The snow-and-ice storm that has shut down much of the South slowly rolled toward the Northeast on Tuesday, revealing a regional culture clash along the way.
Southerners seemed resigned to waiting out winter headaches such as slick roads and paralyzed airports. But people from Ohio to New York, who face up to a foot of snow in their third blast of winter in as many weeks, were already putting pressure on state and local governments to spare them from travel tangles and snow-choked roads.
Across the South, communities remained encrusted in ice and snow for a second straight day. Road crews fared little better than in the storm's opening hours, owing mostly to their lack of winter equipment. Frustrated motorists sat idle on slippery pavement or moved at a creep. Millions of people just stayed home.
In Atlanta, which had only 10 pieces of snow equipment when the storm hit, officials planned to bring in nearly 50 more pieces -- the most resources marshaled for a storm in a decade. Mayor Kasim Reed said backup supplies of salt and sand were on the way, too.
Mail delivery was restricted to just a few places because postal employees could not get to work. Many schools and other institutions planned to stay closed today out of caution. The storm has been blamed for 11 deaths and many more injuries.
Despite the inconvenience, Southerners confronted the aftermath with patience -- and a certain amount of wonder.
Lynn Marentette, a school psychologist who lives south of Charlotte, stayed home after classes were canceled. She spent the day catching up with friends on Facebook and watching children sled down a nearby hill -- and ignored the stack of paperwork on her desk.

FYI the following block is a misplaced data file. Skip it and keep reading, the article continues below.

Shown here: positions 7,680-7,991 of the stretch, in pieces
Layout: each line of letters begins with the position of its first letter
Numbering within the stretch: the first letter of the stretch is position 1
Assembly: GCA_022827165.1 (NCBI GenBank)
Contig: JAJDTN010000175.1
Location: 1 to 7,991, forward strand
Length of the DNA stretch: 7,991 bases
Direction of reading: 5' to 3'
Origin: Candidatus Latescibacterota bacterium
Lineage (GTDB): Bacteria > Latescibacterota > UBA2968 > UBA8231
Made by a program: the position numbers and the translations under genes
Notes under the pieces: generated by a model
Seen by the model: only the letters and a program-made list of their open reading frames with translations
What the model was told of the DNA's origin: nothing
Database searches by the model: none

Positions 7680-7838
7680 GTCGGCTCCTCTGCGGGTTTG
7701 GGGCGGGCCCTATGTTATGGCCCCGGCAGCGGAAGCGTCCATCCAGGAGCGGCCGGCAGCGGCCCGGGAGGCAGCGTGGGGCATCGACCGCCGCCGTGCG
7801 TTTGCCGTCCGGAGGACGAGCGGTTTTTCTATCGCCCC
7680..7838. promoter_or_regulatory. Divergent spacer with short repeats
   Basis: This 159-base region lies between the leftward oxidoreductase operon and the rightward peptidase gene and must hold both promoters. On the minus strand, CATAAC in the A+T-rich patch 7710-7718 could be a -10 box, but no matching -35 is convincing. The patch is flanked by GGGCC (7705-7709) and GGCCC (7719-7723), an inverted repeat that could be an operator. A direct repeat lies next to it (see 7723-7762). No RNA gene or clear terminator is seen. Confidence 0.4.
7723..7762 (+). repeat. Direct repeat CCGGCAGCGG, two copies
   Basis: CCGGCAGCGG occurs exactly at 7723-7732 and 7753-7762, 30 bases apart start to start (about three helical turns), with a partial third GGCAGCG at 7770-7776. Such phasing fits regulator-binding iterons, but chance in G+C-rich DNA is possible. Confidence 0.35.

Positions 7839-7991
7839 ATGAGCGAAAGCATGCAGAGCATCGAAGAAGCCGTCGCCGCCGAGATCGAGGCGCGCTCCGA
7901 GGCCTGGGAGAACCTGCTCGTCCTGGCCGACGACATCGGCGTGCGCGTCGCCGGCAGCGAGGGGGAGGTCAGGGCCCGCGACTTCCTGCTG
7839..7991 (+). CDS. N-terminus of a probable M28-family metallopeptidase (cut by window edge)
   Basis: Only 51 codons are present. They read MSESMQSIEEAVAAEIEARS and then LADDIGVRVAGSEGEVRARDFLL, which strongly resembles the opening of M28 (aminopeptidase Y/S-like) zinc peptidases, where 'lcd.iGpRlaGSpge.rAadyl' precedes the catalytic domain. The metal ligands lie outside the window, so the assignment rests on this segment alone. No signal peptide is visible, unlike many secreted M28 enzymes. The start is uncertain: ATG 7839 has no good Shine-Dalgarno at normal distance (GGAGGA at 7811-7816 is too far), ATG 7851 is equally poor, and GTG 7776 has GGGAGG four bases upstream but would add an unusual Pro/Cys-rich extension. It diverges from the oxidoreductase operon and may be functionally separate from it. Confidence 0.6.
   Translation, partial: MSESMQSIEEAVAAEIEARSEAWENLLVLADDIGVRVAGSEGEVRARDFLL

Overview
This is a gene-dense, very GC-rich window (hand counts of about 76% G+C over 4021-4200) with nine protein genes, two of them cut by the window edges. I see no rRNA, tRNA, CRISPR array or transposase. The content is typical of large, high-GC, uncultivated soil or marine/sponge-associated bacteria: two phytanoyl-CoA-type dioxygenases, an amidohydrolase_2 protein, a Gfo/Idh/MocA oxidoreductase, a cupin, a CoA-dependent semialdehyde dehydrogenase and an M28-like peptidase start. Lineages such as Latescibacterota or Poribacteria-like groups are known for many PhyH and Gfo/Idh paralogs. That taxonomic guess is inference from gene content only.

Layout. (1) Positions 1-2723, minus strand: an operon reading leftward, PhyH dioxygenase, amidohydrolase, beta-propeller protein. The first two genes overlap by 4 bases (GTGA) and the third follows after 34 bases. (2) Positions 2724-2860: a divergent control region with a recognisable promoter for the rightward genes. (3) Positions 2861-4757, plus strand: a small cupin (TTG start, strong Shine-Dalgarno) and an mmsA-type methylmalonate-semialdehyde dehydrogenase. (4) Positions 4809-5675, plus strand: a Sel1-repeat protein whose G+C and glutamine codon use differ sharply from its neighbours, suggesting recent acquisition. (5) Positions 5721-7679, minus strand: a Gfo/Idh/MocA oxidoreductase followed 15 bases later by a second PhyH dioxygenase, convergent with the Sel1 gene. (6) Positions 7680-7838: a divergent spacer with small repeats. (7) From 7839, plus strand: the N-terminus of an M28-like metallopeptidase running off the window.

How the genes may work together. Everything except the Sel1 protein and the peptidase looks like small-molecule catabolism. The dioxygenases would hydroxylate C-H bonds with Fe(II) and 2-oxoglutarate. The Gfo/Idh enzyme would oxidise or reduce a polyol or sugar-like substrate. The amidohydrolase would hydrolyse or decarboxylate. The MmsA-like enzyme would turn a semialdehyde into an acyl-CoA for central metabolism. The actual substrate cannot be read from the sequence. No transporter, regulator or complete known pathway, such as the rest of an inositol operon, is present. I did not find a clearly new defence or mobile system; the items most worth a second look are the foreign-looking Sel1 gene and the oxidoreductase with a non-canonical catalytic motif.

"It is a beautiful, beautiful day out there," she said.
Andre Borshch, owner of a chimney maintenance company in New York City, worried that the city recovering from a Christmas weekend blizzard could come to a halt again.
"I'm not sure anybody's going to make the right decisions," he said. "Alaska and Canada spend six months like this, and they have no problems. But here in New York, the city doesn't know what to do with snow. It's like they've forgotten how to do it."
New York City and its suburbs could get 8 to 14 inches of snow, with reduced visibility and wind gusts up to 35 mph, forecasters said. Long Island could get as much as 15 inches. In New England, forecasters were predicting up to a foot across most of Connecticut and the Boston area.
Boston Mayor Thomas Menino late Tuesday declared a snow emergency, which bans parking on all major streets and closes public schools.
By Tuesday evening, widespread flight cancellations moved from the South into the Northeast and Great Lakes ahead of the storm. More than 3,500 flights had been scrubbed for Tuesday, and at least 1,000 more were expected to be canceled today from Atlanta to Chicago to Boston.
American Airlines expected hundreds of cancellations, but international ones leaving out of New York's Kennedy Airport were sacrosanct.